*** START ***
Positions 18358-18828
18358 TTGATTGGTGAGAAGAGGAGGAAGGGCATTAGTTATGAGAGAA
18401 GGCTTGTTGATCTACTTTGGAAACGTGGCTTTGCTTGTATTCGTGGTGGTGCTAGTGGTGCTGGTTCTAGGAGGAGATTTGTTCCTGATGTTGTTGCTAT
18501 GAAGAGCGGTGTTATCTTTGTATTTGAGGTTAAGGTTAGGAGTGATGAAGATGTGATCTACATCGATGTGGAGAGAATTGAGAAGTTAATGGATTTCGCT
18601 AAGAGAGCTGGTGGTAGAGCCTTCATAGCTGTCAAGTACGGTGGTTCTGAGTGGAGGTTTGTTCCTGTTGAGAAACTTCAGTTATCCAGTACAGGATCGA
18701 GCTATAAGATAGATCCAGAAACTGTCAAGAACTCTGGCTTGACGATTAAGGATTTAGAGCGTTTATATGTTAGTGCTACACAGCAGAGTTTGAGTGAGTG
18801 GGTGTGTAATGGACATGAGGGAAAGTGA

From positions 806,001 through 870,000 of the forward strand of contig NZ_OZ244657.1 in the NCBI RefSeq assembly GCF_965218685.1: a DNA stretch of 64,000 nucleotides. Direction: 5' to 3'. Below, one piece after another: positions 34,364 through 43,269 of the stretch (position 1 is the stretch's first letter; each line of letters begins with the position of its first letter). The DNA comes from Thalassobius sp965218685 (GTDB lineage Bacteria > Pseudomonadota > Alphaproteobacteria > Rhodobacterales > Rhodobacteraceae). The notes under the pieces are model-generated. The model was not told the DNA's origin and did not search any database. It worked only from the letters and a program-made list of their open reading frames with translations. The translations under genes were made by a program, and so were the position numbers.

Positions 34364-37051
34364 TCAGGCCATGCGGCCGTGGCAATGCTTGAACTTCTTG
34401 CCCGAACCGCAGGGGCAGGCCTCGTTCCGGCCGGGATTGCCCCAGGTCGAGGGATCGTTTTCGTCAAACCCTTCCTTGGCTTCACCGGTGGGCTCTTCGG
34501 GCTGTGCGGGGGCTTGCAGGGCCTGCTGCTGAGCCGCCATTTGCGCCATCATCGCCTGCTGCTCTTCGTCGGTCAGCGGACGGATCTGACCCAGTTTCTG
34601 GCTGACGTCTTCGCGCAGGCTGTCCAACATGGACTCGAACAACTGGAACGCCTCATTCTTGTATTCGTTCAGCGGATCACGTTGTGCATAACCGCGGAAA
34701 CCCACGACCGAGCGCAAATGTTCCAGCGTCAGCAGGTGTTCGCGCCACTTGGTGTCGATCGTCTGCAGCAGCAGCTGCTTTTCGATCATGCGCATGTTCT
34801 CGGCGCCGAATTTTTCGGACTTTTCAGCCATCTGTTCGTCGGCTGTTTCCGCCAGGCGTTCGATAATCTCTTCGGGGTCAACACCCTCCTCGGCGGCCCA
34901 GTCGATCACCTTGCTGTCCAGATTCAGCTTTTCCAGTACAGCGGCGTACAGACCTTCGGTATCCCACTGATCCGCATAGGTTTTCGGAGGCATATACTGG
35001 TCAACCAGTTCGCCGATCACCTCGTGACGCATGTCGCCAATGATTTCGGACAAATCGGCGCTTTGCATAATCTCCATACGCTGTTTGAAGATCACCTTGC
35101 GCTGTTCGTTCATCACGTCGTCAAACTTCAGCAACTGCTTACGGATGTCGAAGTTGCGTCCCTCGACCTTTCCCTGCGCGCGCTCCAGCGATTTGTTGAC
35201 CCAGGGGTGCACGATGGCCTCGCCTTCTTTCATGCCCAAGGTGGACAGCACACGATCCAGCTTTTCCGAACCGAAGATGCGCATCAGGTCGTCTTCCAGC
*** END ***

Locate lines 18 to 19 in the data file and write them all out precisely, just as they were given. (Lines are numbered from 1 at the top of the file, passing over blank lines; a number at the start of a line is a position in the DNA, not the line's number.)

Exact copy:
35101 GCTGTTCGTTCATCACGTCGTCAAACTTCAGCAACTGCTTACGGATGTCGAAGTTGCGTCCCTCGACCTTTCCCTGCGCGCGCTCCAGCGATTTGTTGAC
35201 CCAGGGGTGCACGATGGCCTCGCCTTCTTTCATGCCCAAGGTGGACAGCACACGATCCAGCTTTTCCGAACCGAAGATGCGCATCAGGTCGTCTTCCAGC